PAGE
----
The phrase goes, “Don’t judge a book by its cover.” I don’t know anyone who follows it. For that reason, an eye-catching cover is necessary to catch the eyes of potential buyers. At this year’s San Diego Comic-Con, Mark Evanier (Jack Kirby historian and a comic legend in his own right) collected five comic book artists to discuss what it takes to have a dynamic cover.
This year’s panel was comprised of Mike Grell, Erica Henderson, Arthur Adams, Joyce Chin, and Joe Staton. Getting the ball rolling, Evanier wasted no time in asking artist Mike Grell what he felt made for a successful cover. Grell, who Mark Evanier remarked had his head down because he was drawing a commission of “Cosmic Boy” in a black bustier, said that, “I usually get the idea for the cover from the middle, between the story and the drawing… I try to get it to look like a movie one-sheet to attract the reader to pick it up.”
Joyce Chin, who has so far worked with Marvel for two-and-a-half years, said she herself does a lot of variant covers. Sometimes for whatever reason, the cover art artist will be different from the person who did the interiors. This scenario is most often the case when a comic has a variant cover done. Evanier asked her if she typically had to match the interior art when doing variant covers. “I feel like when I’m doing a cover, that they expect them to be different,” said Chin. “So, I just do them differently, and they pay me.
Deadlines can really shape what cover is eventually chosen and made, explained Arthur Adams with some irk. He also lamented that, “I try to give sometimes two to three… sometimes four to six batches of cover sketches to choose from. Eighty-percent of the time they choose the ones I don’t like.” A common woe to most cover artists who aren’t involved with the interiors is that they have no idea what the stories are, relying on direction from writers or marketing. This was the case for Mike Grell when he was asked to draw a cover with Green Arrow and Black Canary on it. “I was told that they wanted them in front of a wall of fire, fighting,” said Grell. “So, I draw Green Arrow on the floor, with an arrow pointed up and drawn back, and Canary jumping through the flames. And when I show them what I did, they said, ‘No, no! We meant they’re yelling at each other, having an argument with the fire behind them.”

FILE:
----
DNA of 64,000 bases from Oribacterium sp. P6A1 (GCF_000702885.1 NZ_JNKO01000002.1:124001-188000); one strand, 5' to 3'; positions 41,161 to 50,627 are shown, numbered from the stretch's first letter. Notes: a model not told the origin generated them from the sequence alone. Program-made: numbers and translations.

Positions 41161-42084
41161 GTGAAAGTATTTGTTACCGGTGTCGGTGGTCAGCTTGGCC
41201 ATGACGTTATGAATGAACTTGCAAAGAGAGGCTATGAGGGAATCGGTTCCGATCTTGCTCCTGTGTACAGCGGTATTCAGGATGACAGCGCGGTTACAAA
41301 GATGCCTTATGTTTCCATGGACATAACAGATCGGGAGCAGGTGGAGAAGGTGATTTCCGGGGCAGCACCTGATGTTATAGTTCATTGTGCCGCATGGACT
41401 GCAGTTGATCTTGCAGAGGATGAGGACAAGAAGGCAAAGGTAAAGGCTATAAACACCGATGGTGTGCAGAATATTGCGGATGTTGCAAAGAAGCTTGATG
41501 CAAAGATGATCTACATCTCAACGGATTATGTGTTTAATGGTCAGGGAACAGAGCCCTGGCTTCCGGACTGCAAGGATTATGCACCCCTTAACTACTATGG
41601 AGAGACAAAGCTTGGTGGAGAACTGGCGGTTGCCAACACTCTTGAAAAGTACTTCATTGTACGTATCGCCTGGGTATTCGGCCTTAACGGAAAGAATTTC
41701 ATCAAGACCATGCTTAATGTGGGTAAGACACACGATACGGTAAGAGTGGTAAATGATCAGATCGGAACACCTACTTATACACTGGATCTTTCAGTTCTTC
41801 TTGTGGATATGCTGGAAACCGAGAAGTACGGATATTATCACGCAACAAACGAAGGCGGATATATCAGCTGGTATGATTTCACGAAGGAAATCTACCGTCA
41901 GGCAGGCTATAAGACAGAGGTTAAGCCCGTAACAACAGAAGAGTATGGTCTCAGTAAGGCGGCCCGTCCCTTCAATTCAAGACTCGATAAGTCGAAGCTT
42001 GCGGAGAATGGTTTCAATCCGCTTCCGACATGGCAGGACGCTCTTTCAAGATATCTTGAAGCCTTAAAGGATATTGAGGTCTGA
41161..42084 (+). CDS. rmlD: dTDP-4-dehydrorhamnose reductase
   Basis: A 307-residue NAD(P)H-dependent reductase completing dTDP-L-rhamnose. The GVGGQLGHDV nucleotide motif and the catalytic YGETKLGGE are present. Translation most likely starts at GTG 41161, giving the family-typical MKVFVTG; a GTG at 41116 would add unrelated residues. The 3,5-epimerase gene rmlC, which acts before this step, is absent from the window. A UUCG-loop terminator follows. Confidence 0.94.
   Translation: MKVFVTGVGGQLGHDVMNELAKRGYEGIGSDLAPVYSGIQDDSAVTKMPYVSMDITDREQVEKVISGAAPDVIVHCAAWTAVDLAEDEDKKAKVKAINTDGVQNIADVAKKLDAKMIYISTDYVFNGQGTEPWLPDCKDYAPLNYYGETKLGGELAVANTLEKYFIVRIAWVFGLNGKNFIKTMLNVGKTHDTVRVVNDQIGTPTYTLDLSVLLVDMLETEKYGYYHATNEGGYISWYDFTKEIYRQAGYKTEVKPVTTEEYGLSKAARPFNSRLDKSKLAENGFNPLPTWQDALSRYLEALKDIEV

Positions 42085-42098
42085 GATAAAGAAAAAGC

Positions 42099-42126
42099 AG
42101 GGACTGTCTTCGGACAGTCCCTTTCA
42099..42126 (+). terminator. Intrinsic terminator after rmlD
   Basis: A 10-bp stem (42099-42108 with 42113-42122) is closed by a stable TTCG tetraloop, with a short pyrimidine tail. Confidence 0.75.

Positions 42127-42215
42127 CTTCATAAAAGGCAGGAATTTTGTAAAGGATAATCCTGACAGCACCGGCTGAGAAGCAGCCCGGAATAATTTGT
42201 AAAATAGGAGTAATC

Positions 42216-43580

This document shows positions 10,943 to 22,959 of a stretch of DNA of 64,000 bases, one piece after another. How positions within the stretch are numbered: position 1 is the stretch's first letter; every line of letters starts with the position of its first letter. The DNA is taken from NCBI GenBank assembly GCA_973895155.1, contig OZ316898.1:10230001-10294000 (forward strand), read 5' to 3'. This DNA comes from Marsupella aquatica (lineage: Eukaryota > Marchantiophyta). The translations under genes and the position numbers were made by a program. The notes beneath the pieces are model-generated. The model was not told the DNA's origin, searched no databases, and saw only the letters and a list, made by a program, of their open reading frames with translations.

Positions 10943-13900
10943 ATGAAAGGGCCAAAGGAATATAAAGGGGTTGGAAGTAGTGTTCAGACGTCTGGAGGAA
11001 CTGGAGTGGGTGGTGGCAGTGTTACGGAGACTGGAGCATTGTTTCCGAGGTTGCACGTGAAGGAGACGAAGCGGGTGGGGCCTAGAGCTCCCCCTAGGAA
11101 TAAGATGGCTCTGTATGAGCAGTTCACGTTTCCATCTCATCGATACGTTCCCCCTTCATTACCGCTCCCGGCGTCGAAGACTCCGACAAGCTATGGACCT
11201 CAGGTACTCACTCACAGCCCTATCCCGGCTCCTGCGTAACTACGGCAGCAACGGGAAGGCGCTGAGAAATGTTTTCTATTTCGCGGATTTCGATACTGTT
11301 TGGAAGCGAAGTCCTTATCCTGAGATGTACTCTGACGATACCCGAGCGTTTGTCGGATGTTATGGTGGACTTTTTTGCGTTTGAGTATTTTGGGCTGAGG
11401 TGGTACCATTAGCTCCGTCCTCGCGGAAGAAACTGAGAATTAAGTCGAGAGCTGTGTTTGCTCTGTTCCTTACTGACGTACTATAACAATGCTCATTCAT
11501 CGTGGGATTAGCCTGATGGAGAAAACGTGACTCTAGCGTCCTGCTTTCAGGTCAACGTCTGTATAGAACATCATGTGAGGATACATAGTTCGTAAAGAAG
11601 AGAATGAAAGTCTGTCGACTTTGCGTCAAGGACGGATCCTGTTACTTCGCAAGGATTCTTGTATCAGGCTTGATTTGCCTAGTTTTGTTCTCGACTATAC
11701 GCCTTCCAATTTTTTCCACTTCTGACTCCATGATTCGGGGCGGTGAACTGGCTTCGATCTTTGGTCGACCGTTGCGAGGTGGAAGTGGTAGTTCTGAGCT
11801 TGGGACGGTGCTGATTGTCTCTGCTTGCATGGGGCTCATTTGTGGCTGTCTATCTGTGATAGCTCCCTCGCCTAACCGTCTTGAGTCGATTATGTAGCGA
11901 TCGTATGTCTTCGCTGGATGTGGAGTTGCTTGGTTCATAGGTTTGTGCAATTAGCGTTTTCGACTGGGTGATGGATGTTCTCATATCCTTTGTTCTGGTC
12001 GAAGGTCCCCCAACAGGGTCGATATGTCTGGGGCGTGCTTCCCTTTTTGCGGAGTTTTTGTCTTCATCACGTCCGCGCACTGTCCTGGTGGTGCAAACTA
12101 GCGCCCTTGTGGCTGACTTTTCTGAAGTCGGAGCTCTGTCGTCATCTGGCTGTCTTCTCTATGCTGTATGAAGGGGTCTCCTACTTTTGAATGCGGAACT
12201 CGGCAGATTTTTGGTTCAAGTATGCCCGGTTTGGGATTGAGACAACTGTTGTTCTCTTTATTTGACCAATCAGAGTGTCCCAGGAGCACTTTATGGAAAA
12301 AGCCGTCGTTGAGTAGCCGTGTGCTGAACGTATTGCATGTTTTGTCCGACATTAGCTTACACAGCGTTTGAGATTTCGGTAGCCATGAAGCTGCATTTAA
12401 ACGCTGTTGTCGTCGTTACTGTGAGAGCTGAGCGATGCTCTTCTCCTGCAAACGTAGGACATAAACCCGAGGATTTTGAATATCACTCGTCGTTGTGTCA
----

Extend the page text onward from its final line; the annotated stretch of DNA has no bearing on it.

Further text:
Similarly, Joyce Chin said she often has no idea what the story line of the comic is. All she is told is usually the characters and the comic’s title. “They’ll say to me, ‘It’s this, and this, and this character. GO!’ So, I just make stuff up.” As was the case with the variant cover for Deadpool the Duck that she was asked to do. “I didn’t even know Deadpool Duck was a thing,” she said. “So I asked if I could go with a noire, detective theme, and they just said ‘Sure’… I have no idea to this day what happened on the inside. Whatever, I got paid.” For Joe Staton, who usually does both the cover and interiors of comics, he said, “If I’m lucky, maybe halfway through I’ll pick up on a them and go with it.
To end the panel, Mark Evanier chose to put on display five-covers each of the artists’ various works, having only the artists who did them critique their own work. Not surprisingly, many of them groaned when their own images came up, typically groaning “deadlines” or “It’s okay, I guess.” A typical remark however was the use of color that were used on their work. Many of the artists said they didn’t do the coloring and didn’t know who did. “I’m not sure who did the coloring here, but I just don’t like the color choices… It changed the tone of what I was going for,” said many of them. This goes to show that having a relationship and being in communication with the colorist is important if an artist wishes to preserve their original vision.
In the end, between colorists, a lack of information, direction from someone in the publication, or most likely deadlines, an artist typically doesn’t have complete control of what a cover’s final product will turn out. But one of the great things of real artists is that they can work with the pressure and still make a diamond.
Nicholas Eskey is an avid reader and writer. When not contributing to The Beat, he works on his personal projects, the latest being a fantasy novel called “My Personable Demon.” He lives in San Diego, California, and is frequently bossed around by his cat.